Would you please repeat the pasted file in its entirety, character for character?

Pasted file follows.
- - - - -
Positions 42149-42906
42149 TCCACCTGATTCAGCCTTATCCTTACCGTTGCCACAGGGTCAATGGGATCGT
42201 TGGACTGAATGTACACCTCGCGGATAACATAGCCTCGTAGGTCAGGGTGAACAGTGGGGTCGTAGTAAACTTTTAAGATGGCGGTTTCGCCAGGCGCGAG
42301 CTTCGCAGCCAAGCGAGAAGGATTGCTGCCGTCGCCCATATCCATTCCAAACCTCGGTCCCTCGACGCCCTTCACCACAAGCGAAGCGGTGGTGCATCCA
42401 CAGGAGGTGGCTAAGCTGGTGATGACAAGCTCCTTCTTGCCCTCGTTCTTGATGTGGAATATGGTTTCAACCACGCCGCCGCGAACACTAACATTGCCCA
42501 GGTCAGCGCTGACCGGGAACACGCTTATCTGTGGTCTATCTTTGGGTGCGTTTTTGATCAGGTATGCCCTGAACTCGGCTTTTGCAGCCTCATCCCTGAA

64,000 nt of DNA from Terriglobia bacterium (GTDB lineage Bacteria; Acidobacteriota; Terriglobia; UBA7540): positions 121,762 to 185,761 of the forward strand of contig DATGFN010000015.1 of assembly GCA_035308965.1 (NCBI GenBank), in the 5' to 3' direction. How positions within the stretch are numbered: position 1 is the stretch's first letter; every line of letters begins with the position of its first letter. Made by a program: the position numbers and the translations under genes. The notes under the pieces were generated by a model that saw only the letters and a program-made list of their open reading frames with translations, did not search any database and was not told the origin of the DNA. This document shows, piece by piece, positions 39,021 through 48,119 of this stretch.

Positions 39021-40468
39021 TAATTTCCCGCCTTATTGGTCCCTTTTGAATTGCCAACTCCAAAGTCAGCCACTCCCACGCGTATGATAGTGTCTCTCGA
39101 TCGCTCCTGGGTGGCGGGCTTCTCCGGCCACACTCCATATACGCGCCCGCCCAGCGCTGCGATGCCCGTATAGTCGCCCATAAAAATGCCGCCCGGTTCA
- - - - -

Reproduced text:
Positions 42149-42906
42149 TCCACCTGATTCAGCCTTATCCTTACCGTTGCCACAGGGTCAATGGGATCGT
42201 TGGACTGAATGTACACCTCGCGGATAACATAGCCTCGTAGGTCAGGGTGAACAGTGGGGTCGTAGTAAACTTTTAAGATGGCGGTTTCGCCAGGCGCGAG
42301 CTTCGCAGCCAAGCGAGAAGGATTGCTGCCGTCGCCCATATCCATTCCAAACCTCGGTCCCTCGACGCCCTTCACCACAAGCGAAGCGGTGGTGCATCCA
42401 CAGGAGGTGGCTAAGCTGGTGATGACAAGCTCCTTCTTGCCCTCGTTCTTGATGTGGAATATGGTTTCAACCACGCCGCCGCGAACACTAACATTGCCCA
42501 GGTCAGCGCTGACCGGGAACACGCTTATCTGTGGTCTATCTTTGGGTGCGTTTTTGATCAGGTATGCCCTGAACTCGGCTTTTGCAGCCTCATCCCTGAA

64,000 nt of DNA from Terriglobia bacterium (GTDB lineage Bacteria; Acidobacteriota; Terriglobia; UBA7540): positions 121,762 to 185,761 of the forward strand of contig DATGFN010000015.1 of assembly GCA_035308965.1 (NCBI GenBank), in the 5' to 3' direction. How positions within the stretch are numbered: position 1 is the stretch's first letter; every line of letters begins with the position of its first letter. Made by a program: the position numbers and the translations under genes. The notes under the pieces were generated by a model that saw only the letters and a program-made list of their open reading frames with translations, did not search any database and was not told the origin of the DNA. This document shows, piece by piece, positions 39,021 through 48,119 of this stretch.

Positions 39021-40468
39021 TAATTTCCCGCCTTATTGGTCCCTTTTGAATTGCCAACTCCAAAGTCAGCCACTCCCACGCGTATGATAGTGTCTCTCGA
39101 TCGCTCCTGGGTGGCGGGCTTCTCCGGCCACACTCCATATACGCGCCCGCCCAGCGCTGCGATGCCCGTATAGTCGCCCATAAAAATGCCGCCCGGTTCA